So far, I’m still fitting into my current bras (this was perfect timing actually, as this lot were all about to hit the end of their life, having stretched out over the past couple of years) and still squeezing into my pants with the help of a handy $20 extender though possibly not for much longer. So far I’ve spent about $25 on new (thrifted) clothing – two pairs of stretchy pants that I live in when I’m at home (surely now down to about 0.01 cents cost per wear) and a flowy skirt with stretchy waistband.
In terms of baby stuff, we’re yet to actually begin shopping. I’m pretty set on avoiding mindless browsing and only buying the essentials, especially to start off with.
We definitely seem to be in line for some hand me downs, and I’d like to buy secondhand stuff where possible and safe. From what I can tell, lots of baby stuff just doesn’t get used for long and winds up getting sold online for much less, lightly used. Savings aside, think of all the wastefulness! I’d so much prefer to reuse than to contribute to unnecessary waste. And yes, I’m thinking about doing some cloth diapering too, but we’ll see how we go…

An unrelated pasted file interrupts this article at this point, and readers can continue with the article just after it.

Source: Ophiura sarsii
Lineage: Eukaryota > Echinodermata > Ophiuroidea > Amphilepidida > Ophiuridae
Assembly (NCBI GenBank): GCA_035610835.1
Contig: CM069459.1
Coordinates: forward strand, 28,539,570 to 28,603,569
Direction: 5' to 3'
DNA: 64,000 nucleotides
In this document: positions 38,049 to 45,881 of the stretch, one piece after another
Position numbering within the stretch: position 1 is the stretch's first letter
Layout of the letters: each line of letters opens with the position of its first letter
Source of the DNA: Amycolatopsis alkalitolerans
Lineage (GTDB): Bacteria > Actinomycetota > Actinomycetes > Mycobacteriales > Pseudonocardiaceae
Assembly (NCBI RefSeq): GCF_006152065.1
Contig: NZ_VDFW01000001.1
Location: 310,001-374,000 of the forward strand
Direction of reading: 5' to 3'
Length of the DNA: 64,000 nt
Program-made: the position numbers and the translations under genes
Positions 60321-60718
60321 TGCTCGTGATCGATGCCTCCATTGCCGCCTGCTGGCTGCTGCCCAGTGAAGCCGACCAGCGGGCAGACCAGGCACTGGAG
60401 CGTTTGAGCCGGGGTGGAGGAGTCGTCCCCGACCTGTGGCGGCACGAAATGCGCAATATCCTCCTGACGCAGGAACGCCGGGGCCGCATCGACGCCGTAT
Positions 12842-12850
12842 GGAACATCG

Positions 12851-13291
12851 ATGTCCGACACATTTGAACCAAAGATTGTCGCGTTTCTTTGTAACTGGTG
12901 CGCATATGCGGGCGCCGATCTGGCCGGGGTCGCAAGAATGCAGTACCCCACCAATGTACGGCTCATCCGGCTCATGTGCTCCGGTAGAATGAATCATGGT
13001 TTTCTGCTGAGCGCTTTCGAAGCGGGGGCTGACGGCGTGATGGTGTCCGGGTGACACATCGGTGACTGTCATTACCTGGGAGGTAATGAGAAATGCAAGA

The time has come: we may be facing our first significant piece of house maintenance/repair!
Our dining room/sunroom is an extension on the original house, and it looks like the roof on this part will need replacing, which really sucks. A small leak sprung the other day (we’ve had a crapton of rain and a few storms), which we’ve solved for now but probably not for the long term.
I’ve also mentioned before how one side of our fence is chain link and falling apart; looks like this year is the year and it’s getting more urgent as lately we’ve caught one of the dogs sneaking over to the neighbour to play with their dog (which they’re not actually allowed to have, but that’s a whole separate issue…). We’ve been saving for this but doesn’t mean I like it 😛
Other stuff on the radar:
There’s an annoying dip in the driveway that fills up anytime it rains (so it’s a permanent puddle in winter) – again something we’ve been putting off tackling
The baby room. It’s pink. Barbie pink on every wall. That’s gonna have to change, no debate!
Expenses aside, I love our house and life and wouldn’t change a thing! We wouldn’t be able to have these two silly dogs otherwise and I wouldn’t feel secure in having a stable place to raise this little spud-to-be.
Being selfless is good. Selfish is a dirty word. Right?!